Fat is digested quite efficiently in the horses’ small intestine and produces very little heat whilst being digested. The problem however is that high fat feeds and oils can quickly go rancid if not stored correctly in a cool dark environment. As fat is high in calories it can reduce the amount of total feed required to meet the horses requirements per day, reducing the amount of fermentation occurring. Recent studies into the addition of fat into a grain diet resulted in the slowing of feed travelling through the digestive tract. This allows enzymes in the small intestine more time to digest both the fat portion of the diet but also the starch component resulting in less starch entering the hindgut for fermentation.
A racehorse can lose up to 10 litres of sweat per performance (work/race). This fluid isn’t just water – it contains a lot of salt. These salts, when broken down into their chemical components, are referred to as electrolytes. These are typically groups of different salts that contain such electrolytes as sodium, potassium, chloride, magnesium and calcium. Electrolytes govern the transfer of water through cell membranes into or out of the cells. Thus, they function in getting the nutrients in and the waste products out. They are responsible for getting nerves to fire and muscles to contract. Essentially all of the physiological actions in the body require electrolytes. And importantly, they need to be present in the fluids in the appropriate amounts for these biochemical reactions to proceed in an orderly manner.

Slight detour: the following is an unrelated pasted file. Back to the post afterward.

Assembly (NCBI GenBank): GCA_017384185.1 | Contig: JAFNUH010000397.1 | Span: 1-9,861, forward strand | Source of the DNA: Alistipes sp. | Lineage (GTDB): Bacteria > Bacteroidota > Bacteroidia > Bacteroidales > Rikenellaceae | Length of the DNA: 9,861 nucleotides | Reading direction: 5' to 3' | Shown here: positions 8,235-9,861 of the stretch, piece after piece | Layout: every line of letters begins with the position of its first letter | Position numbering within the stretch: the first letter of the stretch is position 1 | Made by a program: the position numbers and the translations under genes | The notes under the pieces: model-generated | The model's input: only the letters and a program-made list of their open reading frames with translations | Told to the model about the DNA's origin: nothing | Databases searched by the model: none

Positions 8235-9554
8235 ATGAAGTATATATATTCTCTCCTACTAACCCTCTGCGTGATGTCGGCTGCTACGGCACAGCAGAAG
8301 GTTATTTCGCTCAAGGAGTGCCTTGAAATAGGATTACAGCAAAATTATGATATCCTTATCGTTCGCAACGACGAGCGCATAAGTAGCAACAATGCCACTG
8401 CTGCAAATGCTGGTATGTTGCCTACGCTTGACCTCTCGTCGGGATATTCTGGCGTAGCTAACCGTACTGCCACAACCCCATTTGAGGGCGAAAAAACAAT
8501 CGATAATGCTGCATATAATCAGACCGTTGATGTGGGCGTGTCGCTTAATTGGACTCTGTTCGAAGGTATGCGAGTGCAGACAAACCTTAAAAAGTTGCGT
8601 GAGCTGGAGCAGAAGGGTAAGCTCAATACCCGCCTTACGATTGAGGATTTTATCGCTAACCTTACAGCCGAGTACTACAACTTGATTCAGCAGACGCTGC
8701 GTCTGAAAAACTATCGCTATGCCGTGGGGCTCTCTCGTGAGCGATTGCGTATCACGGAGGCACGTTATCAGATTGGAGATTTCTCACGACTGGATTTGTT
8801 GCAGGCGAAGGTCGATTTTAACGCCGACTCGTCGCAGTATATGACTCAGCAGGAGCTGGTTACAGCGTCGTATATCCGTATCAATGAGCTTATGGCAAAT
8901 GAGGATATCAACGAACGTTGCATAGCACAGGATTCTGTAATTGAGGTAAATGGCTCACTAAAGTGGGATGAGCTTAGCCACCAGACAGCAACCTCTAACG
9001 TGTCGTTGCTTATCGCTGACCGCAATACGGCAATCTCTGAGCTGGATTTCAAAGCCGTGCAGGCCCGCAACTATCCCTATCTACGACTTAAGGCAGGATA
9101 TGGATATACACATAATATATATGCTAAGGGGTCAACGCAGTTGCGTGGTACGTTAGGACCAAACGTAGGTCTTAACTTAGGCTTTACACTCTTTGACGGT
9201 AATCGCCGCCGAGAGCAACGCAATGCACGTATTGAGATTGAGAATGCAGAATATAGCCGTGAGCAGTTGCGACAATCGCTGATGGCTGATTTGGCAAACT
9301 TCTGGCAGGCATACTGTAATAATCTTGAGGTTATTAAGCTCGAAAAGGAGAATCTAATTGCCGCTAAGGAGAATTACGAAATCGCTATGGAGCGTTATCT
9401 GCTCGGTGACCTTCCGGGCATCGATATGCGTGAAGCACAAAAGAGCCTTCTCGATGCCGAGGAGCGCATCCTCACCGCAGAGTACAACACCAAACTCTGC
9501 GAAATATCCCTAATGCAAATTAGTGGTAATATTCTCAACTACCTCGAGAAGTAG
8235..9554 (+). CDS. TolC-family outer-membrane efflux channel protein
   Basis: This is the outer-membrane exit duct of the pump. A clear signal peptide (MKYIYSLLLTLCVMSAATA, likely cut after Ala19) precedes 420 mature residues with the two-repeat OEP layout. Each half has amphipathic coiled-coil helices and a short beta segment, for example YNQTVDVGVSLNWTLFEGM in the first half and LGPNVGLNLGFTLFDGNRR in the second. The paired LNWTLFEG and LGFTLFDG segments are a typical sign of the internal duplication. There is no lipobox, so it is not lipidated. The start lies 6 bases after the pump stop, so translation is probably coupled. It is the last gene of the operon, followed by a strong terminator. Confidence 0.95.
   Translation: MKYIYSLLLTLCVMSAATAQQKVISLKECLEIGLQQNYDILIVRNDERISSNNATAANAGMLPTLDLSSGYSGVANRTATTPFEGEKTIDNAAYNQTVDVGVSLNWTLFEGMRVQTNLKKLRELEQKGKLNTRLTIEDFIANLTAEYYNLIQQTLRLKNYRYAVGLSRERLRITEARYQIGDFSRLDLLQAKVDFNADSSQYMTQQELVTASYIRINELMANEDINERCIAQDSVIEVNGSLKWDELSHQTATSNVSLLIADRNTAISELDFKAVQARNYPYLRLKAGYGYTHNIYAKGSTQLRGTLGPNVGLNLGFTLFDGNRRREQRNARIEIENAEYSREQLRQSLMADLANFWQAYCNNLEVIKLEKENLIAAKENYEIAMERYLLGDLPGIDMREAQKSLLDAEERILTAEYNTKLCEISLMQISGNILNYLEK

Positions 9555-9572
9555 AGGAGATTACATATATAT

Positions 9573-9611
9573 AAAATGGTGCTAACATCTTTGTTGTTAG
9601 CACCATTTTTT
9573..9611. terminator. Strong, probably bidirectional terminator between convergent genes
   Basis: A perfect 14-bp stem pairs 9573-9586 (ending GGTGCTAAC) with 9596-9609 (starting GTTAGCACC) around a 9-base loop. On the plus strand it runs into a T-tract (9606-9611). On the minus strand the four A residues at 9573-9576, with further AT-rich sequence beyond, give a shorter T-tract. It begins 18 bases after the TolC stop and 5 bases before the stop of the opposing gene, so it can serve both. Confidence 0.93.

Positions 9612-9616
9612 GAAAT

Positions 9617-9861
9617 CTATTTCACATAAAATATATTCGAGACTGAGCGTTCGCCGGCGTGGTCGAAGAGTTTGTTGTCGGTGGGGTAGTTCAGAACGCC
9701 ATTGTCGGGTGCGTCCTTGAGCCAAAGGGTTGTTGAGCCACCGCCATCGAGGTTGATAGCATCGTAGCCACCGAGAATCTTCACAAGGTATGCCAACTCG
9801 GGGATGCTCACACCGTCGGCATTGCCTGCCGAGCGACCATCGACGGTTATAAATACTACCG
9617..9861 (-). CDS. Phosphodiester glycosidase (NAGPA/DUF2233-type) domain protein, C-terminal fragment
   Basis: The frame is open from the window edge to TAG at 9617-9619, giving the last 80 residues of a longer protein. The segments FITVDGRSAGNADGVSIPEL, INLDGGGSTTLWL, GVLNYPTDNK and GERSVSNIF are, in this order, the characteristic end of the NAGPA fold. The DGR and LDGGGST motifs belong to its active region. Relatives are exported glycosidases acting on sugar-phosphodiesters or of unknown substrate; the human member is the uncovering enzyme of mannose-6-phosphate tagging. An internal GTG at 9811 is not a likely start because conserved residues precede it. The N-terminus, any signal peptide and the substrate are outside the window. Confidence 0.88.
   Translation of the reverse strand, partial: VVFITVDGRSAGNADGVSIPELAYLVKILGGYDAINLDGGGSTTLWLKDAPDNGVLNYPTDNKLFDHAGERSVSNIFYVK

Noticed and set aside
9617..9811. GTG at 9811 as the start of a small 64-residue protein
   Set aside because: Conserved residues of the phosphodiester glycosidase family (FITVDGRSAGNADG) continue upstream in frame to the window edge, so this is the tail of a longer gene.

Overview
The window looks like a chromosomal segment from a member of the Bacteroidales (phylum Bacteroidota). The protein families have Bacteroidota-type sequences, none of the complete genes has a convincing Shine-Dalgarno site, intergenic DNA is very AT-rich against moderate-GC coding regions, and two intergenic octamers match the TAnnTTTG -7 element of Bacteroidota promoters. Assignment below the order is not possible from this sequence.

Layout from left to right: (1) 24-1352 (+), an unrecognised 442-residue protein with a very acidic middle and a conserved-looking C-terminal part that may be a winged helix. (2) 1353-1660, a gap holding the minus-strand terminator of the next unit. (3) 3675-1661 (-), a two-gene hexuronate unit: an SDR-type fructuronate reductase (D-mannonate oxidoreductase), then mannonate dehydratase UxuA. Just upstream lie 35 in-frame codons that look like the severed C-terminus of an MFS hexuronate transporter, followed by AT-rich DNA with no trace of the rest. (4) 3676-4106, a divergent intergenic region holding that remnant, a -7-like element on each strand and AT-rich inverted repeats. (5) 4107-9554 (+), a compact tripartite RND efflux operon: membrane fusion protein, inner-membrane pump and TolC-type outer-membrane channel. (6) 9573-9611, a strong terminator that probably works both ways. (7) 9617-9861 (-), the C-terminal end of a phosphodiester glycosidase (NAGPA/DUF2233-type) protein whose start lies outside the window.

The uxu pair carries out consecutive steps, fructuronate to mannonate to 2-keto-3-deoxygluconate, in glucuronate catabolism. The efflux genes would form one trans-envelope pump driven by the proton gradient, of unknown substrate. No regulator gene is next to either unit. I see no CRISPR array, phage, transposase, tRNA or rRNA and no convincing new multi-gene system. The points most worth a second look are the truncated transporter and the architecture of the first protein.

If we don’t provide at least a minimum electrolyte replacement, horses can suffer such medical conditions as metabolic alkalosis, inefficient transport of oxygen and energy substrates, poor tissue perfusion, thumps, muscle spasms, exertional rhabdomyolysis (tying up), cardiac arrhythmias, gastrointestinal stasis, anhidrosis, kidney impairment, and poor recoveries. (Actually, poor heart and respiratory recovery is one of the key signs that can lead to the recognition of the problems associated accomplishing thermoregulation.) The point is, most of these problems mentioned stem from the resulting dehydration and electrolyte imbalance.
The real question becomes, how much better could the horse perform if it were in a state of ideal electrolyte and fluid balance? How many horses that fade in the last third or an event, or have prolonged recoveries after an event, could be winners if their electrolytes and fluids were balanced and at appropriate levels?
Thus, it is essential to correctly manage and supplement horses’ diets with fluids and electrolytes. In the commercial world of equine nutrition there is a plethora of electrolytes available. It is wise to carefully examine the labels of these products as many contain vast amounts of fillers and incorrect ratios of electrolytes.
Thanks to David Nash